1) homophily: “Homophily” is the practice of befriending others like you — “birds of a feather flock together.” Being friends with people who are different than you can be stressful.  This is why in mates and in friends we are likely to choose others with whom we have a lot in common — think of arguments you’ve had with friends about where to go for dinner or what is right or wrong with the world when those friends have very different tastes or politics.  For this reason, one reason for increased clustering over time of obese people or smokers or binge drinkers is that it is stressful to be in groups where one is the minority and either constantly noodging others to change their behavior or else your finding yourself frequently doing what your friends want to and what you do not (e.g., eat fast food, smoke, or listen to heavy metal rock music).  As a consequence, people may vote with their feet and form new ties or strengthen ties with others with whom they have more in common.

2) norms/reference groups/culture/peer pressure:   we often measure the reasonableness of our behavior against our friends.  For example, if our teen friends have all had 6 sexual partners in the last year, then repartnering seems far more normal than if one is friends with a group that is heavily monogamous.  Ditto with obesity or smoking or other possible traits or behaviors.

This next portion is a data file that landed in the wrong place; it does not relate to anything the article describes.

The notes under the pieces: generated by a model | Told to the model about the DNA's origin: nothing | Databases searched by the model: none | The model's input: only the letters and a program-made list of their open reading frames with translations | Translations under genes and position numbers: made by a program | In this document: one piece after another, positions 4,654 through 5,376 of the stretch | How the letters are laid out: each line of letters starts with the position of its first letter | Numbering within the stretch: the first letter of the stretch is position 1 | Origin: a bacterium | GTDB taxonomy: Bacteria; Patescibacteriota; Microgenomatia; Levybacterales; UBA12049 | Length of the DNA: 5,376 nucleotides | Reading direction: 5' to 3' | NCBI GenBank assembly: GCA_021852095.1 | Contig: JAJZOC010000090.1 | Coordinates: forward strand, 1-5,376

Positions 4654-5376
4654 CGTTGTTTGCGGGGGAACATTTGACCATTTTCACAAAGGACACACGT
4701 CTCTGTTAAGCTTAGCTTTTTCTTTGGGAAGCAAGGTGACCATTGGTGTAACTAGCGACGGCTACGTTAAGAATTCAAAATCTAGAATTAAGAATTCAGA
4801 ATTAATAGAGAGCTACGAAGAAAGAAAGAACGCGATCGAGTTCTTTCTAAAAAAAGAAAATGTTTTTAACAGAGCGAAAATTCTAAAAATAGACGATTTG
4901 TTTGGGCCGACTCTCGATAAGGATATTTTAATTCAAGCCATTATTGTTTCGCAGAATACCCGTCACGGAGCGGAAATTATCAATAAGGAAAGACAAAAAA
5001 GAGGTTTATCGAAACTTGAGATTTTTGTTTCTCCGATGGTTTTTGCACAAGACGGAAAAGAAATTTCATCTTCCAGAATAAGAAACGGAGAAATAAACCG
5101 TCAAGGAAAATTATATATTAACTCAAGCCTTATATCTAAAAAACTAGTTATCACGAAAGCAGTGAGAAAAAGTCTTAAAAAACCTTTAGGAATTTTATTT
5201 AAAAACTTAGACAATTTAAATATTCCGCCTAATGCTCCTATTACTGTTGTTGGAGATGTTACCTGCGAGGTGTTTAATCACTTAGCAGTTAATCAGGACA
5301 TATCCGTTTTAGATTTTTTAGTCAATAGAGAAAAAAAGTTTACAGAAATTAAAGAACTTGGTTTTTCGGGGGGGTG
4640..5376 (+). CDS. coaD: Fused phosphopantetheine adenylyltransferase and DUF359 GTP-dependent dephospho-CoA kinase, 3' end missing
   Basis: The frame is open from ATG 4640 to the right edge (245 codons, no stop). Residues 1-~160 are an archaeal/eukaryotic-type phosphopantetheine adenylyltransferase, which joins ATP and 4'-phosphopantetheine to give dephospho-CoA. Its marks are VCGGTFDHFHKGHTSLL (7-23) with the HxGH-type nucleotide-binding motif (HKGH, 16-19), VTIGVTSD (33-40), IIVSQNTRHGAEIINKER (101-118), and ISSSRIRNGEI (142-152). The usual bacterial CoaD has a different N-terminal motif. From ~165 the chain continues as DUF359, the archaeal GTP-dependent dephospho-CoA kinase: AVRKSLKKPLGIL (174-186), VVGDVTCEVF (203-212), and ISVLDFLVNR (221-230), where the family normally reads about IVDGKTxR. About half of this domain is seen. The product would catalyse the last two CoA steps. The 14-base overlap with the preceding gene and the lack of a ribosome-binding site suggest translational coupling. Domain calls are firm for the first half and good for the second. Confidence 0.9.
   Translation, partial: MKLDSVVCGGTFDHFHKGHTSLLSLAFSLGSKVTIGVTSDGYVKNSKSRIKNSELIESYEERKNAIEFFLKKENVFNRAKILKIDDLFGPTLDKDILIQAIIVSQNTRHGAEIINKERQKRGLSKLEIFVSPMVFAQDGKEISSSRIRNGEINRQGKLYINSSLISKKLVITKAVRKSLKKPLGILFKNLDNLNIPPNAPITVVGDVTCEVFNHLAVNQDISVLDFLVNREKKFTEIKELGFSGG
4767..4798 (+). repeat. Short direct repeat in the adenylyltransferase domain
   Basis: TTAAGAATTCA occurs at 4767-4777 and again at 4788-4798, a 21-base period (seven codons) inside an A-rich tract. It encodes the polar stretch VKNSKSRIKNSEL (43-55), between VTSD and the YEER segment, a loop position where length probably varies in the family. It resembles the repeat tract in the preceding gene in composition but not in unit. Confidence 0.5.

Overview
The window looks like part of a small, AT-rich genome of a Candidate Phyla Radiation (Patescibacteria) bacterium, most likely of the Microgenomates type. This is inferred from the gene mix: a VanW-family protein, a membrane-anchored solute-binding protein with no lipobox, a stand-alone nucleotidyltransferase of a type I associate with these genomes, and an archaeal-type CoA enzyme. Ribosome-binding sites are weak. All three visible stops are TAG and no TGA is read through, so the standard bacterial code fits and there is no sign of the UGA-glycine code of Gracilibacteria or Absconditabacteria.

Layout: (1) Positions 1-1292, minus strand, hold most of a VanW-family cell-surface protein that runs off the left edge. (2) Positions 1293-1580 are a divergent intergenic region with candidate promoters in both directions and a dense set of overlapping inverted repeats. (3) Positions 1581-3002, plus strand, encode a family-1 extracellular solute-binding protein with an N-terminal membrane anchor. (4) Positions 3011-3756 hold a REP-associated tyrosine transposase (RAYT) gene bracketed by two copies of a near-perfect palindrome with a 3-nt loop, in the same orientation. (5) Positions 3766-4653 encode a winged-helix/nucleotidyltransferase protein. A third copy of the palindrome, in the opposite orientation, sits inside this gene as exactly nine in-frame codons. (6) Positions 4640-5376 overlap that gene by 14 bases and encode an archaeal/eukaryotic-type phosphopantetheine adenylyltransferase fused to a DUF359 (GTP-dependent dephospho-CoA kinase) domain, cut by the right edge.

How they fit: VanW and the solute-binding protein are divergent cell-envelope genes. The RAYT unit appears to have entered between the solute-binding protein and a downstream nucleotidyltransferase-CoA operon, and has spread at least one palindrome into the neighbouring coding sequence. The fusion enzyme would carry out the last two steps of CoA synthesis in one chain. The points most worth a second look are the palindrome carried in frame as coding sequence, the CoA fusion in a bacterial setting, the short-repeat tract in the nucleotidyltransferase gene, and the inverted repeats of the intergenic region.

3) subconscious/imitation:  as suggested with “emotion” below, sometimes we mirror others’ behavior or emotions without even thinking about it.  C&F say it makes sense to think of people as subsconsciously reacting to those around them without being aware of any larger pattern.  They talk about processes by which a “wave” at a sporting event takes place, or fish swim in unison, or geese fly in a V-formation, or crickets become synchronized — all of these happen by individuals mirroring those around them.  And in the process, emergent properties of the group arise (much like a cake takes on the taste unlike any of its individual ingredients).

4) emotions: C&F note that emotions actually affect our physical being — our voices, our faces, our posture.  In experiments, people actually “catch emotions”: others become happier by spending time around happy people or sadder by hanging out with depressed individuals.  In experiments, smiling waiters get bigger tips.  It seems quite plausible that cascades like loneliness, happiness, depression, etc. could spread simply from emotional states, independent of any information flowing through these friendships.